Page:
Photo: woods wheatcroft photography

Shoulder Pain Can Be Confusing

john singer sargent: Madame X (detail) The shoulder is the only joint in the body where a bone attaches to the trunk via muscles and tendons.  It also has the greatest range of motion of all the joints in the body.   This provides a great deal of flexibility and room for injury.

Common injuries include sprain and strain or over use types of injuries, impingement, frozen shoulder, and rotator cuff tears.  Sprain/strain injuries may occur with weekend warrior types of activities.  So many of us are guilty of trying to physically do at age 50 what we could easily do at age 30.  Unfortunately, we lose 1% of our muscle mass per year after age 35, so unless you are religiously in the gym 3x/wk, none of us are in the same physical condition at 50 as we were at 30 which can lead to injury.

Impingement is a term that describes the pinching of a tendon at the AC joint.  This is the acromial clavicular joint.  It is the bony portion that you can feel on top of your shoulder.  There is a tendon under the top portion or acromion.  Often due to overuse, injury, or muscle imbalance this tendon becomes inflamed and takes up more space than it should.  When you raise your arm in a specific direction you may get a pinch at this joint as the tendon is “impinging”.  Soft tissue mobilization, joint mobilization, taping, or other modalities such as electric stimulation and ultrasound may be helpful for shoulder impingement.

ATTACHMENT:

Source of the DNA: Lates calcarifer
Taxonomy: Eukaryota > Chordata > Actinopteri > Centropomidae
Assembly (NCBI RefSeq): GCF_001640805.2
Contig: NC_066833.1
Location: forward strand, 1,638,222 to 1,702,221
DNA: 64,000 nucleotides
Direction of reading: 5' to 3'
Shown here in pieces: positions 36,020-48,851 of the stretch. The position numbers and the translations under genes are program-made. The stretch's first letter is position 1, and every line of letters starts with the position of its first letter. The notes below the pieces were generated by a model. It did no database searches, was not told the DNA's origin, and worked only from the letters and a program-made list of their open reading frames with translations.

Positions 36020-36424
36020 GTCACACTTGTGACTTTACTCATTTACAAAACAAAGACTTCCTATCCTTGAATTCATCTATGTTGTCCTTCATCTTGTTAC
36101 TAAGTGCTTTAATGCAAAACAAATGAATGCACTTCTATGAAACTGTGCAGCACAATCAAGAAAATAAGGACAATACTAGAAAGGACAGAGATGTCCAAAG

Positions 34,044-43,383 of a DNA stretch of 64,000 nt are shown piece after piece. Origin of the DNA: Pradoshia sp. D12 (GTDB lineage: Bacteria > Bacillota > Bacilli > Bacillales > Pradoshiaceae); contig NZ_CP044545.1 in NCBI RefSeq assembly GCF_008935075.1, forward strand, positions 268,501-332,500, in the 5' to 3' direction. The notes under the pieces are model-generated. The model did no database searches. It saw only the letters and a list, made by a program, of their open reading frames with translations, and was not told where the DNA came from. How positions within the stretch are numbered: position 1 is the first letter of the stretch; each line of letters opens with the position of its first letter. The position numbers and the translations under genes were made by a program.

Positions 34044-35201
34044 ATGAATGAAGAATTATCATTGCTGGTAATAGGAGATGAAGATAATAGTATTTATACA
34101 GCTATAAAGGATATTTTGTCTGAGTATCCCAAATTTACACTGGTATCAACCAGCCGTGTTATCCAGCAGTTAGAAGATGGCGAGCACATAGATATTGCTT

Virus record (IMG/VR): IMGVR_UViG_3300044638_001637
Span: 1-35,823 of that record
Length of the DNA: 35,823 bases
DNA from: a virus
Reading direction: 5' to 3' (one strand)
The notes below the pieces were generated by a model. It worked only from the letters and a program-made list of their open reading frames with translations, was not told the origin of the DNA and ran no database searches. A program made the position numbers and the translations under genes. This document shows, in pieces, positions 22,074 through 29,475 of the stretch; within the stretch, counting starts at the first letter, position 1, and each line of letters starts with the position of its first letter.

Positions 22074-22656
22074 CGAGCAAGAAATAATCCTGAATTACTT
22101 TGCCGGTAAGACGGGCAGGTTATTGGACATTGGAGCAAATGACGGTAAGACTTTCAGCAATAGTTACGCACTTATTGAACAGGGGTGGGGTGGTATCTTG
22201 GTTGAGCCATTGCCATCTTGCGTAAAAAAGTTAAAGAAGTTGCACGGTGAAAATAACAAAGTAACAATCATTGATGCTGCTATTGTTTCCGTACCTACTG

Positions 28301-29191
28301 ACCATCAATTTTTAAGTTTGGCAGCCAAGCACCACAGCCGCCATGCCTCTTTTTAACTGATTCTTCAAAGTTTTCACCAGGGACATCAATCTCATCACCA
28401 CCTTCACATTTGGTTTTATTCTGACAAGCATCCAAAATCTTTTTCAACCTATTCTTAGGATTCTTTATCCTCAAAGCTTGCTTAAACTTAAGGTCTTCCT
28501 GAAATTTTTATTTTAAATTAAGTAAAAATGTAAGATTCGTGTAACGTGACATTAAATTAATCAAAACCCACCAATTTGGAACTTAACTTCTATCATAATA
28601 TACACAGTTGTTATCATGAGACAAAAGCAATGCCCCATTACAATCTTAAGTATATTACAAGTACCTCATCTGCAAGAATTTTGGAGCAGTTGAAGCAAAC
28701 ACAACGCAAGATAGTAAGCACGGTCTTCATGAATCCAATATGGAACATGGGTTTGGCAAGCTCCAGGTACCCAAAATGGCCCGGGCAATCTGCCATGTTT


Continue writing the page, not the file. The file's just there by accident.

The rotator cuff is a group of 4 muscles that are the primary mover of the arm.  A rotator cuff tear occurs when one or more of these muscles are torn due to injury or overuse.  Although massage and physical therapy may be helpful for recovery in partial muscle tears, frank or complete tears require surgical repair.

Frozen shoulder occurs when you are unable to move your arm above the shoulder level up in front or out to the side.  It can be especially painful.  This may occur after falling directly onto the shoulder, after surgery with extended immobilization of the arm, and is often associated with hormonal changes during menopause.  It occurs more frequently in women.  Treatment is usually difficult, painful, and prolonged.  Some doctors believe that frozen shoulder will resolve after 1 or more years if left untreated.

Mary Boyd, MS, PT is the owner of Mountain View Physical Therapy and a member of the Sandpoint Wellness Council.  She can be reached at 290-5575 for questions regarding shoulder pain or on the web atwww.sandpointphysicaltherapy.com

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